Pranayama is the essential prerequisite for correct true meditation.  It is theoretically possible to achieve a meditative state of mind by merely sitting and concentrating, in practice it is not possible for 99% of people. In meditation the mind is absolutely silent but razor sharp. Many people go to meditation classes, for many years even. But few achieve this state of consciousness; the mind has too many “portals.” It is like a sieve full of water. Whichever hole you block, water continues to pour out of the rest. The mind is too subtle, cunning and restless to be controlled and made still. Therefore, Pranayama is recommended as the breath is used to still the mind. Smooth subtle and controlled breathing is far easier to master than the mind and when the breath becomes smooth and steady so does the mind. Then one can learn to withdraw the senses from external objects and cultivate the state of mind where the experience of meditation can come.

imagesMeditation is a state of mind that cannot be learnt and thus the practice of sitting and attempting to meditate is not a guarantee of results in itself. Rather the foundations of self-culture have to be built through practicing the first five disciplines of yoga. The experience of meditation comes when the student is ready.

This leads to another keynote of Iyengar yoga: meditation in action. If one can meditate on a flame, grain of rice or other subject, why not meditate on the posture one is performing? So, as a student does yoga postures the mind learns to become aware of the different parts of the body. At first the mind moves from part to part but with training learns to become absorbed in all parts of the body evenly at the same time. One learns to refine one’s awareness and penetrate deeper into the body in order to achieve more accurate and thus effective and comfortable postures. So the mind is trained to achieve a meditative state of being. Although pranayama is the real key to preparation for meditation, the progress made is applicable to asanas which can be practiced to such a degree of refinement that one meditates in the posture.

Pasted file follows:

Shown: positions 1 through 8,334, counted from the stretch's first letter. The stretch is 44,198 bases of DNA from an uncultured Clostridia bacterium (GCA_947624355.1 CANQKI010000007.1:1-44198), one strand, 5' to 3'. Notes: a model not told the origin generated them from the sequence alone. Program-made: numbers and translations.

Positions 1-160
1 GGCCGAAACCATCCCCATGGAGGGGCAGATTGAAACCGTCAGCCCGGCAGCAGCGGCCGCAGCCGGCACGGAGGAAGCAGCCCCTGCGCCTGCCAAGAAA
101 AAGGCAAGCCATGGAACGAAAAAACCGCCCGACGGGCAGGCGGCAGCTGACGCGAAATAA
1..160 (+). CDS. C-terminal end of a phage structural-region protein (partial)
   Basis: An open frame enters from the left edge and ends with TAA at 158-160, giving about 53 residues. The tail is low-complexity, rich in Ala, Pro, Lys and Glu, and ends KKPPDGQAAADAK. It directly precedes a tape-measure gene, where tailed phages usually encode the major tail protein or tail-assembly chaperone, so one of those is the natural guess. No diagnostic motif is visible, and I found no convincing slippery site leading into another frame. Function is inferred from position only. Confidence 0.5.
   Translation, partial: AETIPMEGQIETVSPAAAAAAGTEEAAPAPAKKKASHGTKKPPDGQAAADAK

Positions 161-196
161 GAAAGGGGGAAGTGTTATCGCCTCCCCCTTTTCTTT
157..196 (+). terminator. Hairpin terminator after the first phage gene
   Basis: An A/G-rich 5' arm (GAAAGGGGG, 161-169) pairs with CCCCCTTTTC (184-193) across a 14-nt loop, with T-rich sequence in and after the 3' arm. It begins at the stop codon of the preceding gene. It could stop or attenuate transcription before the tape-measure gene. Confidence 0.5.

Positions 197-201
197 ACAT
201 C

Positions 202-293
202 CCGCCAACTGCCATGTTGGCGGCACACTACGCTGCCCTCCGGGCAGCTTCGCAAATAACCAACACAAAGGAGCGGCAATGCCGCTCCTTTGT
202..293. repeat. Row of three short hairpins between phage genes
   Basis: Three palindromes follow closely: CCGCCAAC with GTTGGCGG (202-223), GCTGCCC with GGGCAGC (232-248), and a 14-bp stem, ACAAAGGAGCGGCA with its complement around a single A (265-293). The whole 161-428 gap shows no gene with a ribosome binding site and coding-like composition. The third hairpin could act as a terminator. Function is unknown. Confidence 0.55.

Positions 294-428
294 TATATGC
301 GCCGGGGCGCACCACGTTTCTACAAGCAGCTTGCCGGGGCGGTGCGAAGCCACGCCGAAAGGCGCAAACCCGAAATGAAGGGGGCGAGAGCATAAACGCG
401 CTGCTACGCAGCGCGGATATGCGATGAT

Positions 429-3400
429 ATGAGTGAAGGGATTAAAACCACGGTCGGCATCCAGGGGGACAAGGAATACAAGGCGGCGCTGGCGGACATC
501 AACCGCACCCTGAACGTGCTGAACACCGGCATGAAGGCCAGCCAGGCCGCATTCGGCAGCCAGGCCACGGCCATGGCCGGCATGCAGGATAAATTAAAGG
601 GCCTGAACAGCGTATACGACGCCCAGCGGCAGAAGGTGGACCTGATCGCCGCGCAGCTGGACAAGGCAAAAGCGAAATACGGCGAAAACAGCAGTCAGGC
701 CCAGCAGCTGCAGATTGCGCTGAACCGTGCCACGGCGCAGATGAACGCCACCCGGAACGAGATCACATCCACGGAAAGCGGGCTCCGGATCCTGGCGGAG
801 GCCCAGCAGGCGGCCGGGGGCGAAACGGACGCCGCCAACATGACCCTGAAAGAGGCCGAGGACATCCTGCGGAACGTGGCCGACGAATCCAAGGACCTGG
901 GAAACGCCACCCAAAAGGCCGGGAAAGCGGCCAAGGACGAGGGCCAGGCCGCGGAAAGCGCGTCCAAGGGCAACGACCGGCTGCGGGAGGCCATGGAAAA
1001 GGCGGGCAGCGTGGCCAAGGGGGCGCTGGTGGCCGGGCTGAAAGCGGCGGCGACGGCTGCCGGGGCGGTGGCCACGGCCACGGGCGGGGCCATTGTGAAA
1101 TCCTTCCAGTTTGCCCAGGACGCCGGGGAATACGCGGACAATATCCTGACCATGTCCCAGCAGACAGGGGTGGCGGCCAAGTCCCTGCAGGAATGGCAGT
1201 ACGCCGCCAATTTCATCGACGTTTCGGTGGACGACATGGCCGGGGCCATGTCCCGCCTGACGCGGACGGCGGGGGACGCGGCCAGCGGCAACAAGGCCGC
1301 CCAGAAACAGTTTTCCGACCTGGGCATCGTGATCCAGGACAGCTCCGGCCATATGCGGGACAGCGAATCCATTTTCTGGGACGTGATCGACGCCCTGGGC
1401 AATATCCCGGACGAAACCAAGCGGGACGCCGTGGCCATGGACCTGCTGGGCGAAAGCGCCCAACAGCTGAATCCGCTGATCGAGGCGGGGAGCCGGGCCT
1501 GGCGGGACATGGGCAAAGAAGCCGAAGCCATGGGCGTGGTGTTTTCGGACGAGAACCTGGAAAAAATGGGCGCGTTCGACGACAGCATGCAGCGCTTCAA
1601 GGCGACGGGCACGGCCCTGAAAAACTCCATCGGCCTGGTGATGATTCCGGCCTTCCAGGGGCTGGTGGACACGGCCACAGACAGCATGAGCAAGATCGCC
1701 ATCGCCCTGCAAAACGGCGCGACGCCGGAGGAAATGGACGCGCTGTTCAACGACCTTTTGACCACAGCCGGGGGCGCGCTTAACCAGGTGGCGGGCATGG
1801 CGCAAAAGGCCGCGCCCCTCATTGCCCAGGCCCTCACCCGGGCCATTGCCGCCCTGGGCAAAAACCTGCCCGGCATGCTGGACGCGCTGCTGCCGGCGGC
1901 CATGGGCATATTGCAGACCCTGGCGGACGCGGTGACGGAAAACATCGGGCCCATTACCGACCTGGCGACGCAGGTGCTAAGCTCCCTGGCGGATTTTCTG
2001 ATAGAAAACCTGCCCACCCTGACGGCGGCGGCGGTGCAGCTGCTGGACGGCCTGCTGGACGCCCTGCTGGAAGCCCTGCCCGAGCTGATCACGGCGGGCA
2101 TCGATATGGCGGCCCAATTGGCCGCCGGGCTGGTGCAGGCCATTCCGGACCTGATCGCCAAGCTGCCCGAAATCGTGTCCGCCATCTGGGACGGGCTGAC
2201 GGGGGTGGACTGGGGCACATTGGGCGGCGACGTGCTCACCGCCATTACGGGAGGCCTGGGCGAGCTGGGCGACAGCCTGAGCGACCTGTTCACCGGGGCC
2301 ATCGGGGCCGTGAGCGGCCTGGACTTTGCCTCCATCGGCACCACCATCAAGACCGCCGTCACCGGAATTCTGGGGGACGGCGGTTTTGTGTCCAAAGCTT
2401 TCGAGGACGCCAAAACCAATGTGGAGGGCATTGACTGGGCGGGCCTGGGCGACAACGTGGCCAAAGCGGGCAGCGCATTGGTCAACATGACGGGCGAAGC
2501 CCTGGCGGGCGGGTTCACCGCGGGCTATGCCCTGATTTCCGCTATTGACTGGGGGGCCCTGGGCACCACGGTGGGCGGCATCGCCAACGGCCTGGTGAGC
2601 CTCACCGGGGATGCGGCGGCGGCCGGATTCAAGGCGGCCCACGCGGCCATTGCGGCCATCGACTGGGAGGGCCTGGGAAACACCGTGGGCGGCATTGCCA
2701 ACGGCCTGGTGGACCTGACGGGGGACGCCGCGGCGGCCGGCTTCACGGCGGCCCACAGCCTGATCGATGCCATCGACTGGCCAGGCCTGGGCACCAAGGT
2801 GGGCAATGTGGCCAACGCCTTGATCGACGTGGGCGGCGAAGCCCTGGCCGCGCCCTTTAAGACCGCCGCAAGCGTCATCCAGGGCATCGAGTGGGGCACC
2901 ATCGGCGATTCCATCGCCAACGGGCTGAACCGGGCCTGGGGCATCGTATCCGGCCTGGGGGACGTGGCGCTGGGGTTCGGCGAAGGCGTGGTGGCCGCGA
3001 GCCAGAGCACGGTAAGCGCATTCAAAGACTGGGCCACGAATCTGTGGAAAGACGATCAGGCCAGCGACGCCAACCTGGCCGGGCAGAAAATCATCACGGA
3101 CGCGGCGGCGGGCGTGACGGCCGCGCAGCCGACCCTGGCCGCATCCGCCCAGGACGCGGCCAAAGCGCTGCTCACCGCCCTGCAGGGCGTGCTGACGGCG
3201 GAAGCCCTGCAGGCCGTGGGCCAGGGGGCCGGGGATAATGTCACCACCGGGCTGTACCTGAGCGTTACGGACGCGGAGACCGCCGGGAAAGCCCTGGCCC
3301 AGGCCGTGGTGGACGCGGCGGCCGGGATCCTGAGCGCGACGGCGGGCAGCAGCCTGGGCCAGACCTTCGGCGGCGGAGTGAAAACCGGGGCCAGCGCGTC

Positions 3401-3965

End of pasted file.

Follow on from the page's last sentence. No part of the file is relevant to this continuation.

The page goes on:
In sum, the Iyengar method of Yoga may be said to define itself as different from other styles of Yoga by 3 key elements, namely technique, sequence and timing: (1) Technique means that in practice one learns ever finer adjustments in the alignment of how one performs one’s asana and pranayama; (2) Sequence refers to the sequences in which asana and pranayama are practiced. For example, by varying which postures are practiced after which, the mental and emotional effects of the practice can be intensified in a manner not otherwise possible in order to bring about changes to the whole being including ones spiritual evolution; and (3) Timing refers to the length of time spent in postures or pranayama.  Postures cannot be done swiftly or without awareness. It takes time to move into a posture and become stable. When this has been achieved then one remains stably for some time to intensify the depth of the posture and so extract its benefit. Otherwise the potential effects and benefits remain small compared to what is possible.

Kathy Kiefer

AEROBIC EXERCISE

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AEROBIC EXERCISE

Aerobic exercise (also known as cardio) is physical exercise of relatively low intensity that depends primarily on the aerobic energy-generating process. Aerobic literally means “relating to, involving, or requiring free oxygen”, and refers to the use of oxygen to adequately meet energy demands during exercise via aerobic metabolism. Generally, light-to-moderate intensity activities that are sufficiently supported by aerobic metabolism can be performed for extended periods of time.

When practiced in this way, examples of cardiovascular/aerobic exercise are medium to long distance running, jogging, swimming cycling and walking.

Aerobic exercise and fitness can be contrasted with anaerobic exercise, of which strength training and short-distance running are the most salient examples. The two types of exercise differ by the duration and intensity of muscular contractions involved, as well as by how energy is generated within the muscle.